Teresia LaRocque, MCC, is Canada’s first Master Certified Coach and co-founder of ICF Vancouver. Over the past 20 years, she has been a key player in developing the coaching industry in Vancouver, British Columbia and Canada.
“It isn’t the mountains ahead that wear you out. It’s the grain of sand in your shoe.” – Robert Service
The wisest people often remind us that the only real currency in life is time and attention. So, it’s important to stop and ask yourself how you are spending these precious resources.
Have you ever had a “bad” friend? Someone who sucks up your time and energy but doesn’t really show up for you in return?
When you recognized this person as an energy vampire, what did you do about it? Continue to let the relationship limp along? Grow resentful? Put a stop to the behaviors that weren’t working for you?
As a coach, you know these questions are not about other people… they are about your relationship with yourself, your time and your attention.
Your life and business are much like these “friends.” Today, I’m inviting you to explore your relationship with your business and investigate any areas that have become energy vampires.
Learning to be economical with our energy and direct it in ways that produce the most results is one of the most useful things we can do. Tolerations are things that drain your power, cause frustration and keep you from spending time on your money making activities. When they persist, our profits, motivation and quality of life suffer a great deal. Loss of enthusiasm eventually leads to burnout, both personally and professionally.
Every time you find yourself thinking “I don’t want to be doing this,” make a note. This thing/activity/relationship is draining your power to create the results (and life!) you desire. To accelerate your path to success, identify the energy leaks that compromise your progress – and deal with them. When you do, you’ll have more energy to create (and enjoy!) your vision of success.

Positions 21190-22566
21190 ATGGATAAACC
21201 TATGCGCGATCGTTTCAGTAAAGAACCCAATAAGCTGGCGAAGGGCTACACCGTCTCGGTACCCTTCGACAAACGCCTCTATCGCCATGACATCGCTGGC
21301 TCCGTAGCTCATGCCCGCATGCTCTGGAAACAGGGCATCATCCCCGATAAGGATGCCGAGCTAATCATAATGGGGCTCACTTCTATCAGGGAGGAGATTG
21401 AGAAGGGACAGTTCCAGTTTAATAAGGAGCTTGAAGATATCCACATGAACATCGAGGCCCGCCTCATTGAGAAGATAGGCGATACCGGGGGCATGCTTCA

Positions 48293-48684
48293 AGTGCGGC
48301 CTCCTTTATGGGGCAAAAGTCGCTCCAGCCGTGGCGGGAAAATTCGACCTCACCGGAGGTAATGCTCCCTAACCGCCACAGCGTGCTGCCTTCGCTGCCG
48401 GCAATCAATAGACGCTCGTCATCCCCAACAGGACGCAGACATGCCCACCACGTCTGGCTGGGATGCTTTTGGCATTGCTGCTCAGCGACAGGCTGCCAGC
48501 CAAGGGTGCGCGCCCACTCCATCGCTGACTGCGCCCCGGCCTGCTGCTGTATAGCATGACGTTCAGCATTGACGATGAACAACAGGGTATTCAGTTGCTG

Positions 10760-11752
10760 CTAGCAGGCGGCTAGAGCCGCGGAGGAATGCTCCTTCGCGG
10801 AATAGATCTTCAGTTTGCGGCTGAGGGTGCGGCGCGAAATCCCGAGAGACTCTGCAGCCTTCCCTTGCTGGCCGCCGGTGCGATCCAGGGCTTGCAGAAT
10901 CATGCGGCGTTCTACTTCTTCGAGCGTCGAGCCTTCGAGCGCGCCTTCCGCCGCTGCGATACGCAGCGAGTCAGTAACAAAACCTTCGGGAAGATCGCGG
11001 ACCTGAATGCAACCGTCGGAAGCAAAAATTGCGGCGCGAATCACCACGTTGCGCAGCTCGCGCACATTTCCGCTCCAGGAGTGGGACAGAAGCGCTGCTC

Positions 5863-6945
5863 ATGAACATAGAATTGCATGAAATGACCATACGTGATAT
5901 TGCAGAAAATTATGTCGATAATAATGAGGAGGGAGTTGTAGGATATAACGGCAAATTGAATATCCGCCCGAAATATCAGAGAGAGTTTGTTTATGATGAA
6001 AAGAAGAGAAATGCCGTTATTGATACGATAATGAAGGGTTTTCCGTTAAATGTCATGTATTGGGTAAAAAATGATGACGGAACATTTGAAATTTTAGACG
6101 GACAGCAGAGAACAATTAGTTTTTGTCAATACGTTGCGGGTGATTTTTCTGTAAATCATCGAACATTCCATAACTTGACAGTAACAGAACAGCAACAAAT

The most common energy drains are the little things that irritate us: an unreliable printer, clothes that don’t fit and flatter, that pile of files in the corner, a client who constantly reschedules at the last minute. Anything that repeatedly causes friction and frustration, eats up your energy and attention, and holds you back is a toleration.
These may seem minor, but when you add them up, they cost SO much. And you’re left with so much less to give! Your unique talents and abilities fall by the wayside while you’re distracted, and instead of making progress, you end up maintaining (or worse yet, falling behind). If you experience busy days without feeling like you’ve accomplished a lot, you’re overdue for a Toleration Hunt.
1. Physical environment – A messy desk, overloaded inbox, a pile of files, disorganization, incomplete projects, outdated or ineffective technology, a “make do” workstation (i.e. the kitchen table).
2. In your relationships – People who don’t deliver or keep their word, those who breach your boundaries, clients who don’t pay on time, an inadequate support team, disrespect, dishonesty.
3. Within yourself – Bad habits, procrastination, lack of discipline, neglecting the “big picture,” doing it all yourself, negative self-talk, fear-based decisions, perfectionism. Most of us think tolerating is a good idea – a way to save energy. (“I’ll just put up with this old printer… it still kind of works.”) Challenge those beliefs! I assure you, the cumulative aggravation and lost productivity is far more expensive than a new printer.
Imagine how great life would feel if you zapped every one of your tolerations! How much more energy would you have? How much happier and productive would you be?
Most tolerations reveal a need to get proactive: establishing higher standards, better planning, communicating what we need, setting boundaries, delegating, and/or getting support. It’s time to start managing your energy in a way that pays you the biggest rewards!
1. Book 30 minutes with yourself.
2. Ask yourself: What am I tolerating?
a. In my life and business
b. In relationships
c. In myself Identify at least 25 items (total), even the minor ones.
3. Ask yourself:
a. How are these affecting my ability to generate results that I can feel really proud of?
b. What changes will I make in the next 7 days to handle 2 tolerations?
c. That changes will I make in the next 30 days to handle 3 tolerations?